Recently, I have been astounded about the ignorance of some of the male species about their knowledge toward female's reproductive organs. Women actually bleed out of their vagina every month for an average of about three to seven days. Baffling! They go as far as to say that we can "turn off" our menstrual cycle and there's a simple solution — just don't get your period anymore!
If only it were that easy.
My period would have been turned off the second I got it. If you get cramps, then it can't be any worse than getting kicked in the testicles, right?
What exactly is a period or menstruation? My favorite description is where the uterus is preparing a nursery for a baby and when it realizes I'm not pregnant, my uterus goes mentally crazy, ripping everything apart and tearing down walls. However, since most girls learned this in elementary school, they know what is really going on in there. The body is readying itself to maintain another human being by sending more blood and tissue to the uterus and when there is no pregnancy (estrogen and progesterone levels are low), all the extras are tossed out by way of the vagina.
Doesn't sound painful, huh? Wrong.
Every girl has a different experience with their period. From my first period up until I was a sophomore in high school, my period was so extremely heavy that I had to wear a tampon and an overnight pad every day and I would still bleed through in two hours. My cramps hit me like a truck. They made me so nauseous that I would feel dizzy and I even passed out a few times. Don't even ask about going to the bathroom during your period, it's gross. I would crave the greasiest and saltiest foods I could get my hands on, but everything I ate (greasy or not) seemed to worsen my menstrual cramps. I couldn't "turn off" my uterus as much I wanted to. Even though there are methods to try to ease these uterine contractions, none of them seemed to do the trick and I know other women experience that as well.
My grandmother told me that my family had a history of endometriosis on both maternal and paternal sides. She had it when she was going through her menstrual cycle and she told me that she had missed days of school because of it. The doctors didn't realize the symptoms then and she was only diagnosed when she became pregnant with my father later on in her life. She had to get surgery so the doctors could scrape off endometrial tissue growing where it wasn't supposed to.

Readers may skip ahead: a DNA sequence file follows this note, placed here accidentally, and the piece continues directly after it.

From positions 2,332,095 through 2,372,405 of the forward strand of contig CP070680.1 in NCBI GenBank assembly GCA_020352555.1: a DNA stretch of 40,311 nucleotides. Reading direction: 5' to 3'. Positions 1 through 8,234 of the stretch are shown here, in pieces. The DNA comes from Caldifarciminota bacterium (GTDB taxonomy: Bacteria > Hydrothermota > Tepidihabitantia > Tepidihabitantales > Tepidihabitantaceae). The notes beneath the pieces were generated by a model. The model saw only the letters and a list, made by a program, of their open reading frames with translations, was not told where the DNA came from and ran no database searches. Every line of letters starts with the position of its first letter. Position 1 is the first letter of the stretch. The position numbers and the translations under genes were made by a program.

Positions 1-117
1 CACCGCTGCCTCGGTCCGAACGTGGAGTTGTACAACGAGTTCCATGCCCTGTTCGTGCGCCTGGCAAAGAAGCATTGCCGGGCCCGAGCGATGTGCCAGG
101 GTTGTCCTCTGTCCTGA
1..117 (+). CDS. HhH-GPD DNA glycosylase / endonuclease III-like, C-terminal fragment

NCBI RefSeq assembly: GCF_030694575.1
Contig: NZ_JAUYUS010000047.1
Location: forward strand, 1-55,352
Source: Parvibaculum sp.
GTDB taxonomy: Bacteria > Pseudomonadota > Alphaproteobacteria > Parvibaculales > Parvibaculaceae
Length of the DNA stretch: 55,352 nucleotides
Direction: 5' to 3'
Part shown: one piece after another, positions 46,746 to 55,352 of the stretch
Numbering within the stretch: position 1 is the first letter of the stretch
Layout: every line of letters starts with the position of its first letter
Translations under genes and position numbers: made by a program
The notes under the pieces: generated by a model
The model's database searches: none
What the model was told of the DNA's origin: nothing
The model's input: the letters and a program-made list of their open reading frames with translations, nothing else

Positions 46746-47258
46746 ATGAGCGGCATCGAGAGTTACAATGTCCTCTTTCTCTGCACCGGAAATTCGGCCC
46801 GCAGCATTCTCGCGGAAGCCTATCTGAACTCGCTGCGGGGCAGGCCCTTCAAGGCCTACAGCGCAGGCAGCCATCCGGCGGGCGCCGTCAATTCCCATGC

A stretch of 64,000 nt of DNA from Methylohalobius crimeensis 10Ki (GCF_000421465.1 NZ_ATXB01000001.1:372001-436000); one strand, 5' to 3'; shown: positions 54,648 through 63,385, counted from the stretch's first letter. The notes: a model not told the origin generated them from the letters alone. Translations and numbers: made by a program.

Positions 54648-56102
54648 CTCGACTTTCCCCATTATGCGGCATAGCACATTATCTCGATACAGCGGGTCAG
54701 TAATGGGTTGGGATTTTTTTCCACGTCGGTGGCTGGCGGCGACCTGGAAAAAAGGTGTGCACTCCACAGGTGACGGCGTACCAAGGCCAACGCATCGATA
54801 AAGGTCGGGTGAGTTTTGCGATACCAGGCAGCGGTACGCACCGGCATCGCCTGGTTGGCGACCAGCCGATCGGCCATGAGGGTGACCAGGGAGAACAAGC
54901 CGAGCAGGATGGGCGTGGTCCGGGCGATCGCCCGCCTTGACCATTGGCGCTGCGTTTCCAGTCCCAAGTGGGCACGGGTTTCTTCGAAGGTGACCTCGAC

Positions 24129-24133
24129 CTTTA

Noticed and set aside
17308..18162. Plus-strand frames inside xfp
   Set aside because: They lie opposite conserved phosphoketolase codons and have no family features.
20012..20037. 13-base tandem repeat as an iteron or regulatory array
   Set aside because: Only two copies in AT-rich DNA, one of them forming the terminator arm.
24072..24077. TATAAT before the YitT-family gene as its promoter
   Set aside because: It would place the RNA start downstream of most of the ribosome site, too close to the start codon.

I was beginning to miss school and hanging out with my friends because I was in such amounts of pain.
I rarely wanted to participate in cheer practice or even in gym class because I felt like I was going to hurl with each movement. Thankfully, I went to the gynecologist and she told me we would try a low-dose birth control pill to see if it could ease my cramps before testing for endometriosis. That's right boys! Birth control isn't just used to not get pregnant, it helps with menstruation as well! Two years later, I can actually live through my period without wanting to curl up into a ball and cry. Some months I don't even get a visit from Aunt Flo. Although my body is becoming accustomed to the birth control and they are hurting slightly more with each month, I can get a higher dose of my birth control to ease the pain.
So there you have it! Girls have periods, they can not stop their periods, and menstrual pain can affect the everyday life of a woman.
Unfortunately, not every girl's cramps can be aided in birth control as mine has. Birth control has negative side effects such as weight gain, acne, mood swings, and even blood clots. I know being kicked in the balls does hurt and some guys understand periods extremely well, but I feel that this had to be said. Don't get me started on men's views of women's rights to their bodies.